1. There is no APR equivalent for free, as it is neither needed nor desired. Simply allocate your memory from a pool, and destroy the pool when it is no longer needed. I would suggest making a subpool on RE create and bury it in an opaque pointer describing your RE, if you're actually going to go whole-hog on this. Me? I use the OS regexec/regcomp (search only) and register an apr_pool_cleanup handler to avoid leaking memory.
2. Personally, I would never roll my own search and replace except under exceptional circumstances. That said, your approach doesn't sound unreasonable, but it's difficult to say what your problem is without profiling the code and looking at memory consumption. Start by consulting the literature, S&R is a well-understood problem; and maybe google some stuff on ropes, they may serve you better than strings.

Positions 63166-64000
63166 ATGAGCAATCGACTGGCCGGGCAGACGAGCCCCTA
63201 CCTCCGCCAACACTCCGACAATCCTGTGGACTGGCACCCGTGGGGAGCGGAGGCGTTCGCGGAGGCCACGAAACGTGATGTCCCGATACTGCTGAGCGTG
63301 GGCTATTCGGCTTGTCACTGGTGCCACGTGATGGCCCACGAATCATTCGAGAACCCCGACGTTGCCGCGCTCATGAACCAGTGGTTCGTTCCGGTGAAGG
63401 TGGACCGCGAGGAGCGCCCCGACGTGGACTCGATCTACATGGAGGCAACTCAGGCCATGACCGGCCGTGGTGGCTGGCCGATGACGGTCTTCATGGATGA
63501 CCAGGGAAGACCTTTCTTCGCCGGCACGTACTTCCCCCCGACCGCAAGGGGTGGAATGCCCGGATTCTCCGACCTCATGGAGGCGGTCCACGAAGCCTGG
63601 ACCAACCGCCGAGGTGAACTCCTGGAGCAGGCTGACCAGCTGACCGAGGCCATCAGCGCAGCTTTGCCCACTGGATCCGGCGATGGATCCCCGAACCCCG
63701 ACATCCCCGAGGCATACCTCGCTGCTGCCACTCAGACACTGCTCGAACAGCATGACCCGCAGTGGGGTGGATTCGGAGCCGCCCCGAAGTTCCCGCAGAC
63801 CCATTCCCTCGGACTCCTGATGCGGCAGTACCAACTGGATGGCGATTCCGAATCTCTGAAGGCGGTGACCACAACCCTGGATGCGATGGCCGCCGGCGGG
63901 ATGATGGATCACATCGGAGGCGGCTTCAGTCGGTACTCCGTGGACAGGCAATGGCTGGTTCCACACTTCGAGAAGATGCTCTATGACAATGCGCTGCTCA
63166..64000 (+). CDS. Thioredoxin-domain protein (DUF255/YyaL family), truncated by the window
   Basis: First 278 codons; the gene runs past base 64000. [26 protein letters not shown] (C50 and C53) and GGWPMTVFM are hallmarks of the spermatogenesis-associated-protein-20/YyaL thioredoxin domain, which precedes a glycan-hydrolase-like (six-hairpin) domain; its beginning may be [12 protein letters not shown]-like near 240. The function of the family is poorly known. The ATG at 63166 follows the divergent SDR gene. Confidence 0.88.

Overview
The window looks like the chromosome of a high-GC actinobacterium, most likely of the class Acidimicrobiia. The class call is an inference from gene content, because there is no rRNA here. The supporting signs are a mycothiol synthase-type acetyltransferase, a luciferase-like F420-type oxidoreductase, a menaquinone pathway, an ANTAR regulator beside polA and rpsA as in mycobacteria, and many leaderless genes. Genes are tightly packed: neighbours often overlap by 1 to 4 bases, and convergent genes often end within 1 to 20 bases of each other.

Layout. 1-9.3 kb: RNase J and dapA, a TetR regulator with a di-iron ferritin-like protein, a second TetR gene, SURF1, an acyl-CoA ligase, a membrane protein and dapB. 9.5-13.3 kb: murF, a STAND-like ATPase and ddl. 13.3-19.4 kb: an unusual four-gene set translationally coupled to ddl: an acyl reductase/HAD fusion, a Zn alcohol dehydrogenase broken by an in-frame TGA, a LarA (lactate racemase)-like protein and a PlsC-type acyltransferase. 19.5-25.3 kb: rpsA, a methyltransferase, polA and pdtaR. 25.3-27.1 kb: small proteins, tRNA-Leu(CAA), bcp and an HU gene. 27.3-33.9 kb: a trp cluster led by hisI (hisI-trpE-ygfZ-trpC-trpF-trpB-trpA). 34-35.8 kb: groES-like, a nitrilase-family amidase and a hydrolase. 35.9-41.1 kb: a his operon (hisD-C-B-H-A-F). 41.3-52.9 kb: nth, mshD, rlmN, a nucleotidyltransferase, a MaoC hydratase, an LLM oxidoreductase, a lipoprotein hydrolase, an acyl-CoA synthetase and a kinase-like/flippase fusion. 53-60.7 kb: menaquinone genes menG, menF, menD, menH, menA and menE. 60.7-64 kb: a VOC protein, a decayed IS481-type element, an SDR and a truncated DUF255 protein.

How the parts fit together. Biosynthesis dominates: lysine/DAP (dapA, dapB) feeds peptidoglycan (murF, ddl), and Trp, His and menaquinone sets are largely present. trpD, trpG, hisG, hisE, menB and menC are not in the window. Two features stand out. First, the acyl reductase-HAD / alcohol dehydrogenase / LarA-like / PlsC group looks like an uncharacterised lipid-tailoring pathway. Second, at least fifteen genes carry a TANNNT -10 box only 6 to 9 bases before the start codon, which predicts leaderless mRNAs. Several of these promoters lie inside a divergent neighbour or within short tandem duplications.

Here's a paper on ropes which discusses concatenation, which *should* be where you're spending your search and replace time: www.cs.ubc.ca/local/reading/proceedings/spe91-95/spe/vol25/issue12/spe986.pdf
Note - if your S&R is regexp instead of strcmp, you could also be spending most of your time in the regex state machine. Profile!
Sorry if this is already answered elsewhere, couldn't locate it.
Let me know if I need to provide code examples.
- Is there already a Perl Compatible Regular Expression (PCRE) wrapper for APR? My understanding is that we simply need to take over the calls to malloc and free with the provided function pointers. malloc seems easy enough to map to a pool. I'm having a conceptual problem with the free portion.
- I also rolled my own search and replace routines - but the performance sucks on large input. Any suggestions on how to manipulate strings with the cutting and stitching required? I've used an APR_ARRAY push during processing and cat it all together once done. perl code doing the same s/// takes way less time.